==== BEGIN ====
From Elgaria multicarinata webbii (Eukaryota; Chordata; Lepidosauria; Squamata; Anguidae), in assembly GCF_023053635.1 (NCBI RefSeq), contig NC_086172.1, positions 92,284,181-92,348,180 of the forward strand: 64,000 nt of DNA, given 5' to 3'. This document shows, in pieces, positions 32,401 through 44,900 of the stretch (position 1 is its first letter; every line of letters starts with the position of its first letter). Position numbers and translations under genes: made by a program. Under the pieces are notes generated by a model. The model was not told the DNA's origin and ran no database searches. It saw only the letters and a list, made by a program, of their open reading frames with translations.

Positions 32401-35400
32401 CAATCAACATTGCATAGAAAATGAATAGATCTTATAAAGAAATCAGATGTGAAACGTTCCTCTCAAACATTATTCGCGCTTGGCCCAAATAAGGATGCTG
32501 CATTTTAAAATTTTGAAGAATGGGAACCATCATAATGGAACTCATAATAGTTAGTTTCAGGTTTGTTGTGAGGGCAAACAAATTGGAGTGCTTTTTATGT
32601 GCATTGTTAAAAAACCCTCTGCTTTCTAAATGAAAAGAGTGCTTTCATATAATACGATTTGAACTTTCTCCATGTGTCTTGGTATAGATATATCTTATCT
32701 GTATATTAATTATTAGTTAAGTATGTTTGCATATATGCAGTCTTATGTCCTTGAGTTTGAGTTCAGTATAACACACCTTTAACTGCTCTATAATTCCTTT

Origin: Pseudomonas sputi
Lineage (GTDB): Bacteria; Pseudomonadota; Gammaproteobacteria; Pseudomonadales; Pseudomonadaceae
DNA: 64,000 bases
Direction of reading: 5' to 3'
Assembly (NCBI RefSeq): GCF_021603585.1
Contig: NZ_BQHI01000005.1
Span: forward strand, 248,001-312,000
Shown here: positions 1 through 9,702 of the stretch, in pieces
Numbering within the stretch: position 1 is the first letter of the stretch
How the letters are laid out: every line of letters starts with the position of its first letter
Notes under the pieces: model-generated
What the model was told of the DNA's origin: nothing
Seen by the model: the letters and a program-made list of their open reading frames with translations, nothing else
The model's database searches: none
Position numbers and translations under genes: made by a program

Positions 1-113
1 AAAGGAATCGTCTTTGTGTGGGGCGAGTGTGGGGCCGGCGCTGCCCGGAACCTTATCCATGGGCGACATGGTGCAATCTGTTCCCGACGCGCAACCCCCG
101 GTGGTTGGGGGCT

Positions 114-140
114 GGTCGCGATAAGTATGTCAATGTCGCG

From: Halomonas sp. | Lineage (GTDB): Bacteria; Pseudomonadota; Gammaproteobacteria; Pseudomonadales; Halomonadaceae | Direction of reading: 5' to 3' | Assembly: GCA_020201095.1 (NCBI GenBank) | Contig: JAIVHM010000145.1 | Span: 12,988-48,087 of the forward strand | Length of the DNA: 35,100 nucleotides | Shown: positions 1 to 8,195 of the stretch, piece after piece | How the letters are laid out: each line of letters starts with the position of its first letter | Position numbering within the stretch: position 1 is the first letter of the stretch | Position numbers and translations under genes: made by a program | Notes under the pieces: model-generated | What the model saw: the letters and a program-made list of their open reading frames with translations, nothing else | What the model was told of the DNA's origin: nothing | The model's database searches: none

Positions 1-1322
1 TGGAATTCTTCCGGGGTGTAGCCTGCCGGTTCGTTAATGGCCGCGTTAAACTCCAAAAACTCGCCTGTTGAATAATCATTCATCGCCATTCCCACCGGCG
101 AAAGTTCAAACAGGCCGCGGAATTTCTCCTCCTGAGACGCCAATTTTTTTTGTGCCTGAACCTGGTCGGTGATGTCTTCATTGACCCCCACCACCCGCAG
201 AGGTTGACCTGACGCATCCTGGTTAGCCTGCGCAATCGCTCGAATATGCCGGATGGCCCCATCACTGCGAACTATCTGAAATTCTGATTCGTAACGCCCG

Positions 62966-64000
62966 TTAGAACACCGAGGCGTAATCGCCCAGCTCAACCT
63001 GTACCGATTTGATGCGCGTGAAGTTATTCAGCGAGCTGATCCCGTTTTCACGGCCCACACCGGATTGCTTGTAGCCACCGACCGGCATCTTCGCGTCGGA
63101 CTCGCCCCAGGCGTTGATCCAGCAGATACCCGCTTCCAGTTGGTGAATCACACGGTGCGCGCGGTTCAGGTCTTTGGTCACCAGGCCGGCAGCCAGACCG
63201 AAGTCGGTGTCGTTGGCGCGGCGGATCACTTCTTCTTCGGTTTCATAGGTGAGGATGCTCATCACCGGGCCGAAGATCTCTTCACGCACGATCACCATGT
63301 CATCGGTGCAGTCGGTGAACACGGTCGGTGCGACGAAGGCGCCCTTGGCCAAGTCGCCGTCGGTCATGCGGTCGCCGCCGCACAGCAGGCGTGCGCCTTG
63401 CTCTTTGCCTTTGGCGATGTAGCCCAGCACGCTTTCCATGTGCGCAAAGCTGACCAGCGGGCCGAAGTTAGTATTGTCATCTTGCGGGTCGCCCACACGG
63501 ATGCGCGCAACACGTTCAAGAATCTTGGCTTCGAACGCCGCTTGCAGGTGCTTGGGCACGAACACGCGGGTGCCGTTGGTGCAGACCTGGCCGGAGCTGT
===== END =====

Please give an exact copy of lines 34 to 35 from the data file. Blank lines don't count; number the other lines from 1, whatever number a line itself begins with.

63001 GTACCGATTTGATGCGCGTGAAGTTATTCAGCGAGCTGATCCCGTTTTCACGGCCCACACCGGATTGCTTGTAGCCACCGACCGGCATCTTCGCGTCGGA
63101 CTCGCCCCAGGCGTTGATCCAGCAGATACCCGCTTCCAGTTGGTGAATCACACGGTGCGCGCGGTTCAGGTCTTTGGTCACCAGGCCGGCAGCCAGACCG